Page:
‘He gave me my life back’: farewell to national champion and European gold medallist 

  • The triple European para gold medallist and British young rider team dressage horse Abira has died, aged 20.

    The Danish-bred gelding by Dom Perignon x Dolomit was owned by Pammy Hutton and competed successfully by her son Charlie and daughter Pippa on international youth teams and at small tour, going on to win medals with para dressage rider Suzanna Hext.

    “He had already had a double colic and we knew that they wouldn’t be able to operate on him a third time,” Pammy told H&H.

    “Three or four months ago he had a bad colic day and settled down, but he didn’t deserve to ever be in agony again, and I knew it was time. We have to be fair to our older horses and it’s better to say goodbye a week too early than a day too late.”

    The Huttons bought Abira as a three-year-old, without initially realising he was out of the same mare, Mie, as Pammy’s grand prix ride Belmondo.

    With Charlie, he went to the junior European championships in 2006 and 2007, and the young rider European championships in 2008 and 2010. The pair competed successfully at small tour on the national circuit, and were crowned national winter inter I freestyle champions in 2010.

    “Thank you Abira for teaching me so much. Your grit and strength will never be forgotten,” said Charlie.

    Dressage horse Abira went on to compete briefly with Pippa Hutton in international young rider ranks in 2012, before teaming up with para rider Suzanna Hext in 2015, three years after the devastating riding accident that left the former eventer paralysed.

    The pair went on to record numerous international wins in the grade III category, culminating in winning three gold medals at the European Para Dressage Championships in Gothenburg, Sweden, in 2017.

    Suzanna Hext and dresage horse Abira at the European Para Dressage Championships in Gothenburg, 2017.

    “I’ll never forget the first day I sat on Abira. I felt like I was floating, it was like nothing else mattered any more,” Suzanna told H&H.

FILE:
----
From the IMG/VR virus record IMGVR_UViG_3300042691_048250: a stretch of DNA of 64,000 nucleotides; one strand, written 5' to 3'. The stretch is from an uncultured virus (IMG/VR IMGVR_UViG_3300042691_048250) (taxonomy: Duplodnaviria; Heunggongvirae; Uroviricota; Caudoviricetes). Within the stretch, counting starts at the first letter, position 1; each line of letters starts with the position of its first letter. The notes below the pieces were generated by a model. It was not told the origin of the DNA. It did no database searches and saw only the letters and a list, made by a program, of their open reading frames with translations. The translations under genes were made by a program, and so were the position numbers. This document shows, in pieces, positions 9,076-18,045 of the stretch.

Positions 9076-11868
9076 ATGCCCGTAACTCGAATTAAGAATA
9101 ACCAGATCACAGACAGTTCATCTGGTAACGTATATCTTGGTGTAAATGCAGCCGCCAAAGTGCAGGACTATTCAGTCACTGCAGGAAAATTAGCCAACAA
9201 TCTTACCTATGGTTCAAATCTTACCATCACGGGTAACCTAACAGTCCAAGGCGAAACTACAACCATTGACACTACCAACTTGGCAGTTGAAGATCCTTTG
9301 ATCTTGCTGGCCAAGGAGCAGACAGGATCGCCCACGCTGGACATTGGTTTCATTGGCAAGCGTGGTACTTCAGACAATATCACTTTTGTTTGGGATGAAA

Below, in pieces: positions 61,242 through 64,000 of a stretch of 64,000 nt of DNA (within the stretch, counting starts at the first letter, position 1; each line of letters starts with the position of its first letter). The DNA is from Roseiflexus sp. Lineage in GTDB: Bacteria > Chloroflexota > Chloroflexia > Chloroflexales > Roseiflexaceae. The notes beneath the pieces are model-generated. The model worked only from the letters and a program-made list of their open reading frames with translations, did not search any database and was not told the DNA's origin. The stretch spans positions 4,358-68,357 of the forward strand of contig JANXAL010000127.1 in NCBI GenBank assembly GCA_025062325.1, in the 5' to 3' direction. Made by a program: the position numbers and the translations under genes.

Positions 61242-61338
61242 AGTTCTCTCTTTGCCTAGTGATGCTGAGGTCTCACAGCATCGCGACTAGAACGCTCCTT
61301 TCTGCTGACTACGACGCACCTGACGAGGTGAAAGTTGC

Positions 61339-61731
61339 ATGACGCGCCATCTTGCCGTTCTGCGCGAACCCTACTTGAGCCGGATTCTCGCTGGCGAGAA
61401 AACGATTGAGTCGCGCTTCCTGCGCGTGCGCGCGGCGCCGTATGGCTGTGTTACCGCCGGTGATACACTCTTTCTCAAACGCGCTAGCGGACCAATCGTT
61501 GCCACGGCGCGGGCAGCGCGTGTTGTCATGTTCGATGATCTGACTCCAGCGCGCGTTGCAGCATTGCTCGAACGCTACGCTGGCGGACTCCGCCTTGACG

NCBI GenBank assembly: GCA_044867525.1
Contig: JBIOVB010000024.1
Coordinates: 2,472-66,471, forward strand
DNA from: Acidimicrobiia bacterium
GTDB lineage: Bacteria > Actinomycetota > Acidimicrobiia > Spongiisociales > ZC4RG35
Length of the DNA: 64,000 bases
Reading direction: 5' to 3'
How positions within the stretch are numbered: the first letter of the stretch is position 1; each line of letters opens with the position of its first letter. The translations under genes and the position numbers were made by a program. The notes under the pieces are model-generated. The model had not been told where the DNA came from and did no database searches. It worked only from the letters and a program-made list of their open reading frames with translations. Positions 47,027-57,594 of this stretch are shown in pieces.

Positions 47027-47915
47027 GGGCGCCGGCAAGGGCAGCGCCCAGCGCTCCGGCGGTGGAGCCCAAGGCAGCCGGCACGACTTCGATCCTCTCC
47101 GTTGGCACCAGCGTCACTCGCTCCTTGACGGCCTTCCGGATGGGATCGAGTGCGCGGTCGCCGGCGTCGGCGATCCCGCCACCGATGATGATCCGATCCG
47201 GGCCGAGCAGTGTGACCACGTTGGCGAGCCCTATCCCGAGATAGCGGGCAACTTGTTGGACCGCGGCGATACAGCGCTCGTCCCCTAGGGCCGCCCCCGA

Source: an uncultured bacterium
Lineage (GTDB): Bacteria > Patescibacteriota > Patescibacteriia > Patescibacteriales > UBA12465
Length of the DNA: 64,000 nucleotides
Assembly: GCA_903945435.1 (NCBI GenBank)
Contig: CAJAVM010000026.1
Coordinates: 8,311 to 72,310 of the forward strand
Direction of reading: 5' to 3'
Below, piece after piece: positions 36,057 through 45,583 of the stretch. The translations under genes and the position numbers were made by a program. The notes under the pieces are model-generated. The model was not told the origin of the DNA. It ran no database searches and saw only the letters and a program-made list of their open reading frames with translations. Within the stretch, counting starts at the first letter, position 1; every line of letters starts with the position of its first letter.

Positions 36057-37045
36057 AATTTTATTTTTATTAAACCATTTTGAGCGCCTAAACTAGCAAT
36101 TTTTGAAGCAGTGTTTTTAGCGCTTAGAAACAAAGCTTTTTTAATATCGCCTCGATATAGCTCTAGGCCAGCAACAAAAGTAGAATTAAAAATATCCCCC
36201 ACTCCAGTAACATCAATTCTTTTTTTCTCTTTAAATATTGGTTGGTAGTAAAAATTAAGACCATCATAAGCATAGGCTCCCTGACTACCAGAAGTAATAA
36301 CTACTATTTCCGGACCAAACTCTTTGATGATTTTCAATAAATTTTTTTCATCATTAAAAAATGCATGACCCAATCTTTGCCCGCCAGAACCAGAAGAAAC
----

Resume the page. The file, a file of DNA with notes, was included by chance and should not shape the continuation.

“Every time I was with Abira he never failed to put a smile on my face no matter what. He took away the challenges I face in daily life. The bond and partnership I had with Abira was my anchor. His zest for life and everything he did was infectious.

    “At the Gothenburg Europeans all my dreams came true and more,” she added. “I never necessarily thought I’d enjoy my life after my accident, to the same extent as before. However, Abira gave me a reason to fight hard, even through the tough times.

    “He went through the archway at the Europeans and grew a hand! He said to me, ‘Let’s do this’, and on the final day when my body was in pieces he took over the reins and showed me the way.”

    Continues below…

    Suz continued: “The freedom Abira gave me was like nothing else I’ve ever experienced. He’s one in a million, a horse of a lifetime, and a true legend. I honestly can’t thank Abira, Pammy and Charlie enough for giving me my life back, and helping me to believe in myself again after my accident. The opportunity they gave me to compete their special boy means the absolute world to me. He’s been my lifeline.”

    As a much-loved schoolmaster at the Huttons’ Talland School of Equitation, Abira “taught so many so much”.

    “He never said no. He was the most incredibly kind horse, and sometimes I thought he was almost human,” said Pammy.

    “Letting him go was so hard – he was truly part of the family at Talland.”

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